David Mamet's Pulitzer Prize-Winning Play Glengarry Glen Ross
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The last date listed for Glengarry Glen Ross was Friday September 28, 2007 / 8:00pm.
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Glengarry Glen Ross is a story about small-time, cutthroat real estate salesmen who push plots of land on reluctant buyers in a never-ending scramble for their share of the American dream. The show reveals with brutal power the life of bitter men who wheel and deal for a piece of the action—where closing a sale can mean a brand-new Cadillac and losing a sale can mean losing it all. It’s a chillingly funny indictment of a world in which you are what you sell.
By David Mamet
Directed by Jennifer Welch
Presented by Actors Theatre of San Francisco
About the Playwright
Pulitzer Prize-winning playwright and two-time Oscar nominee, director, essayist, novelist and poet David Mamet has been a force in American theater since 1976, when his first staged plays immediately won Obie and New York Drama Critics Circle Awards.The writer first won recognition with his plays Sexual Perversity in Chicago and American Buffalo (later filmed with Dustin Hoffman and Dennis Franz). When both plays opened in New York in 1976, Mamet won the Obie Award for distinguished play writing and American Buffalo was voted Best Play by the New York Drama Critics Circle. In 1978, he received the Outer Critics Circle Award for his contribution to American theater.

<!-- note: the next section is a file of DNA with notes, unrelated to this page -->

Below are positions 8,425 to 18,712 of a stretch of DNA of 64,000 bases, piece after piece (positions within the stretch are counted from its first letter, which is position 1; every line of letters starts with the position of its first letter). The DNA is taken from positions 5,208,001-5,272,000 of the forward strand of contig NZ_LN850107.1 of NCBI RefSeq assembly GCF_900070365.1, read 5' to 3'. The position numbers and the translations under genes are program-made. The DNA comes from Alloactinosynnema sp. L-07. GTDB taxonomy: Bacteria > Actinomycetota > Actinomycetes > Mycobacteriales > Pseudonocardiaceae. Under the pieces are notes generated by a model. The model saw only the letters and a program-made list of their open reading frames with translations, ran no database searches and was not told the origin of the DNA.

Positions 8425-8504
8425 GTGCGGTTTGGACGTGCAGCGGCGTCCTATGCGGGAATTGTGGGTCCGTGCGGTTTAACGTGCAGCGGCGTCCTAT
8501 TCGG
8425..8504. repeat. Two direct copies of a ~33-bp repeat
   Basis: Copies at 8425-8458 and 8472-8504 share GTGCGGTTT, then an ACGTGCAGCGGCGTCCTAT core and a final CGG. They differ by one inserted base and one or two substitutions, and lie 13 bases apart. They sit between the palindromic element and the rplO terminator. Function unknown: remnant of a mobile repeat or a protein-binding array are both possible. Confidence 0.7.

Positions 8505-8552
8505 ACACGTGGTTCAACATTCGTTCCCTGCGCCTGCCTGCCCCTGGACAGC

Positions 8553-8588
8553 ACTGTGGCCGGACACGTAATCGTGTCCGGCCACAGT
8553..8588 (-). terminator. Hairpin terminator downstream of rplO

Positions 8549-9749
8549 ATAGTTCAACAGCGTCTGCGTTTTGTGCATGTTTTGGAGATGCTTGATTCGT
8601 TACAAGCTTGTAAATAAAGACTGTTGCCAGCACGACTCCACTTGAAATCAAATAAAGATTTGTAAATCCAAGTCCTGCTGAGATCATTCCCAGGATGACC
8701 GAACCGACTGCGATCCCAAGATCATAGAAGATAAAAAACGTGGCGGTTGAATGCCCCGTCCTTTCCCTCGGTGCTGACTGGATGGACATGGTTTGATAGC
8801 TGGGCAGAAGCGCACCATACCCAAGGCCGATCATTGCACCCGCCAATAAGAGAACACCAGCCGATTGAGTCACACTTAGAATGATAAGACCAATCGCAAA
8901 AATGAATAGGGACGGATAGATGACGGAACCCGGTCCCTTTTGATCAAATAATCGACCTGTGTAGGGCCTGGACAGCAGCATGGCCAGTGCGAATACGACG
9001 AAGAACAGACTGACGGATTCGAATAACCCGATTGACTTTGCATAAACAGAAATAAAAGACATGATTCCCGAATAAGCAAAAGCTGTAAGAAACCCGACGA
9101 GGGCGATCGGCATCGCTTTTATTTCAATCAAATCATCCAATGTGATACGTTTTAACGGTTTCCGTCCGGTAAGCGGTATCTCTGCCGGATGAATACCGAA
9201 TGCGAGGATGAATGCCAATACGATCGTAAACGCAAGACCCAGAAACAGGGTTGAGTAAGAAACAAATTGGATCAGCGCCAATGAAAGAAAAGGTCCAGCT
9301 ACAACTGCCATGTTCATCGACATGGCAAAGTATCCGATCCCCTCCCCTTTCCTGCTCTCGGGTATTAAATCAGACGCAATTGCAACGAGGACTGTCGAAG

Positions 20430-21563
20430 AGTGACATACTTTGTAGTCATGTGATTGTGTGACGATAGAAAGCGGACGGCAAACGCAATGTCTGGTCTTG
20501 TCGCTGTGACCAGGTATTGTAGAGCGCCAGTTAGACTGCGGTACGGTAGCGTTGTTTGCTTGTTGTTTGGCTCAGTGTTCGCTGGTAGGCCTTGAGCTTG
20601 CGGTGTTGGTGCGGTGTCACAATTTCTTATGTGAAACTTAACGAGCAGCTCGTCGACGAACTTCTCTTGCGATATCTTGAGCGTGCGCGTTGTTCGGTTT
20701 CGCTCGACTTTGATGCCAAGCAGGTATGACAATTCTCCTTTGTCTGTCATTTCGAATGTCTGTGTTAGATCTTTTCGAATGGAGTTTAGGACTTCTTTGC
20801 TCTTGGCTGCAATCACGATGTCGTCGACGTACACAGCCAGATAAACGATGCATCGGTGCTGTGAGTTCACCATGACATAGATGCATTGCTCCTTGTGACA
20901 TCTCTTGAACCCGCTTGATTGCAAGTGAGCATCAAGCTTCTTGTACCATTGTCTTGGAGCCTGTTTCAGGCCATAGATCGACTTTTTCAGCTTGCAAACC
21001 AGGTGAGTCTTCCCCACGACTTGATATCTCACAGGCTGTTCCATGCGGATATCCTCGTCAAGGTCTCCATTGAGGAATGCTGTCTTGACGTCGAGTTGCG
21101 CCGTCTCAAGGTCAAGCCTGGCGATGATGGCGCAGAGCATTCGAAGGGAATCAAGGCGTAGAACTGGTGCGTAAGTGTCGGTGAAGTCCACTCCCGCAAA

In 1984, Mamet won another Best Play award from the New York Drama Critics Circle as well as the Pulitzer Prize for Glengarry Glen Ross. The play also received four Tony Awards and was made into a major motion picture in 1992. His other plays include Edmond and The Cryptogram, both Obie Award winners, as well as The Water Engine, A Life in the Theatre, Lakeboat, Speed the Plow, The Old Neighborhood and Boston Marriage. In related work, he has adapted four works by Chekhov: Vint, The Cherry Orchard, Three Sisters and Uncle Vanya.
Mamet has written children’s plays and books, seven volumes of essays and three novels, numerous magazine articles, and collaborated on many songs with his wife, songwriter and actress Rebecca Pidgeon. He also acted in the TV adaptation of his play, The Water Engine, and played a gambler in Bob Rafelson’s movie “Black Widow.” He taught acting at his alma mater, Goddard College, as well as at the University of Chicago, Yale School of Drama and New York University’s Tisch School of the Arts, where, with William H. Macy, he established a repertory company in 1988, the Atlantic Theater Company. He recently directed Harold Pinter, Rebecca Pidgeon and John Gielgud in “Catastrophe,” an installment of The Beckett Project, wherein 19 Beckett plays were produced as a collective for British television.